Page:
Our Current Research

[Papers available here]

Automated layout generation for analog circuits
Unlike the design of digital circuits, which involves a lot of automation (using standard cell libraries, placement and routing algorithms, performance analysis using timing analysis), analog circuit designers have been very resistant to automation and tend to hand-craft their circuit layouts. This is partly because automation tools have not been very good. We have a large DARPA-funded project on analog layout automation where we are trying to build new algorithms and open-source tools for this topic. We are using a mix of traditional algorithmic methods and machine learning techniques.

Design of machine learning hardware
Today, deep neural networks and other machine learning algorithms are frequently implemented on GPUs or FPGAs, but these platforms are quite inefficient from an energy perspective. We are looking at developing solutions that build optimized ASICs for implementing neural networks. Our work in this area is primarily in analysis and architecture design for non-DNN algorithms, DNNs, and graph neural networks.  We are leading a project where we are collaborating with other universities on a DARPA project related to this work. We are also working with the Semiconductor Research Corporation on this topic.

Machine learning algorithms for design automation
In addition to our work on analog circuit automation, we are also looking at problems in the area of building algorithms and techniques to optimize digital systems. We have worked on these topics for many years now, and most recently, we have been looking at employing machine learning techniques for design automation. We are part of OpenROAD, and have applied some of these techniques on problems in automated digital system synthesis.

Other work
We also have recent/ongoing work on emerging models of computation - spintronics, in-memory computing, Ising machines, etc. Please check out our publications in this area.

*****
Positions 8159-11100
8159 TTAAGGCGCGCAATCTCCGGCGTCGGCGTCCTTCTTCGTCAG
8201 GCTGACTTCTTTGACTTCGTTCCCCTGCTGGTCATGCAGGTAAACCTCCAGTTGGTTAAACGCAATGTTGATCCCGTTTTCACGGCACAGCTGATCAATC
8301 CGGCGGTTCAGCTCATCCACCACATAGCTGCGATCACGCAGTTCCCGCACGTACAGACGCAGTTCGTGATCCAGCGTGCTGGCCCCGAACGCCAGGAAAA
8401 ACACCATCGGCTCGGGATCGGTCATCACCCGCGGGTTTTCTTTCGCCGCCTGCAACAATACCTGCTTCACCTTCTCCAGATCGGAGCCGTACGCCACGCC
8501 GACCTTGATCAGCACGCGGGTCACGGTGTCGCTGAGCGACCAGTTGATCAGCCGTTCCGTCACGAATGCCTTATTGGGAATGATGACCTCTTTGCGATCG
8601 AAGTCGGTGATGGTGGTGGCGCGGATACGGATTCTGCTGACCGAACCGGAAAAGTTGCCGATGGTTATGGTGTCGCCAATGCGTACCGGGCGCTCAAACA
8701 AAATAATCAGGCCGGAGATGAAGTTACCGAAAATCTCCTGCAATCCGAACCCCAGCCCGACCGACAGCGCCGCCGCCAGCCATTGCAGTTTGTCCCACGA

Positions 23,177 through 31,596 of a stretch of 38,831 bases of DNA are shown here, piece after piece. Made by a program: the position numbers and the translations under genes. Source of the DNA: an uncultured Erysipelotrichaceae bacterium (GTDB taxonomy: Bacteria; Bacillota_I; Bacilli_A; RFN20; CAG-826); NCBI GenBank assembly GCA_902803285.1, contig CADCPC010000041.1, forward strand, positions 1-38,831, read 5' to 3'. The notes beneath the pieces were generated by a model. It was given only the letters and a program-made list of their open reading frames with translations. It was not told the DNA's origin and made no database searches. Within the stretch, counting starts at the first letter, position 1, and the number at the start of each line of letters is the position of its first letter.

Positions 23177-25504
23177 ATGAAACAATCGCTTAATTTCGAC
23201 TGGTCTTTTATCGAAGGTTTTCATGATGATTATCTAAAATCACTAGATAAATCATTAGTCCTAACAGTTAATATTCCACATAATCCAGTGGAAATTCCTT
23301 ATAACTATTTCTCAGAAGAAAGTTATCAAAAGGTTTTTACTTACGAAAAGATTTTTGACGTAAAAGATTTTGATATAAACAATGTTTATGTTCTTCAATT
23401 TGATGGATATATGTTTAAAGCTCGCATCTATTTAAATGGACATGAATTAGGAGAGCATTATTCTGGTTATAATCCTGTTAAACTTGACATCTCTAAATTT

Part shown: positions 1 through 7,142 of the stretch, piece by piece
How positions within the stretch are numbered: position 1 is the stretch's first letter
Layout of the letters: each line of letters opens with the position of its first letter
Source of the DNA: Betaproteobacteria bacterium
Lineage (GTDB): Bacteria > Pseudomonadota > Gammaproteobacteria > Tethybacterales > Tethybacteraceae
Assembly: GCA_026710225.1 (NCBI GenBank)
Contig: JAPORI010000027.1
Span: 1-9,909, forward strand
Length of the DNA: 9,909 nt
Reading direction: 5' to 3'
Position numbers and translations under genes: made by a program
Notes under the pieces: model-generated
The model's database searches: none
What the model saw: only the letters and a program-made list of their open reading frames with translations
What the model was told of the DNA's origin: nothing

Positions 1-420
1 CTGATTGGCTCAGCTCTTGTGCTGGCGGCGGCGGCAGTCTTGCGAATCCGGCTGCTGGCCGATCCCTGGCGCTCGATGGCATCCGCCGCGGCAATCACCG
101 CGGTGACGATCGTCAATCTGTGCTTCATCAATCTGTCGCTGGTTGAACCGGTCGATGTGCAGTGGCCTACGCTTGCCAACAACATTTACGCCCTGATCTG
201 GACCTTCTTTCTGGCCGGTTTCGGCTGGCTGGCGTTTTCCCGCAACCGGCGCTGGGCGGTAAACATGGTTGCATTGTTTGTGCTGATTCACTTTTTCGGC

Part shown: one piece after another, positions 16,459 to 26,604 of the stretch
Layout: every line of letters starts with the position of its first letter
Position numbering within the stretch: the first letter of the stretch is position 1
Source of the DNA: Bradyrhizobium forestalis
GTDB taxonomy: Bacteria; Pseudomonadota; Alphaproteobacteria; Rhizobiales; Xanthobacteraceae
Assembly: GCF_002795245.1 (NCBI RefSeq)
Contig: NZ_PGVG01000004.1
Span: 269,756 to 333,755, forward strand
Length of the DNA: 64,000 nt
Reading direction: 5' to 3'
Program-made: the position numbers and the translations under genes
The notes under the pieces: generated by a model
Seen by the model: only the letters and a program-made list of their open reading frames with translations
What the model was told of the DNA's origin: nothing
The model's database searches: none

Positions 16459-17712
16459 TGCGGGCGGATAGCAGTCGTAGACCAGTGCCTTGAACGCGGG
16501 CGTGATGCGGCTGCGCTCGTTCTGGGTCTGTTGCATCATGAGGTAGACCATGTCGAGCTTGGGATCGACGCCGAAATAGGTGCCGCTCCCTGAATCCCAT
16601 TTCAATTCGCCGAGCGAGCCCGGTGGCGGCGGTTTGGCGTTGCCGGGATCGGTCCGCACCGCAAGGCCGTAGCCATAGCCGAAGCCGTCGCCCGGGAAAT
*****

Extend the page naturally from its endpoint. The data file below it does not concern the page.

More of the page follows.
Our work has been funded by several sources, including the National Science Foundation, DARPA, the Semiconductor Research Corporation, as well as a number of industry sources.

From the student's perspective..

The objective of research during a graduate degree is to help a student to develop the ability to solve an open-ended engineering problem, and to expose him/her to the state of the art in research in the chosen field. In order to do so, one typically needs to spend some time developing a background in the area of research. For students in our group, this includes a knowledge of some or all of the following, and can be built up by taking graduate classes at Minnesota:

Students working in our group typically develop algorithms to solve various problems in CAD. This typically involves the following (though this may be different from one problem to another):

For a Ph.D. degree, I typically expect a student to work on at least three different problems, each corresponding (roughly) to one journal paper. I usually work very closely with the student on the first problem, less closely on the second, and expect the student to be almost completely independent while working on the third problem. Of course, no two situations are exactly the same, and the above is a guideline rather than a rule!

For a list of current and past graduate students, please click here.

What's the job market like?

Students from our group have easily found positions after graduating, often with multiple offers from industry. A few of our alumni have joined academia as professors.

Students typically have at least one industry internship experience during their PhD.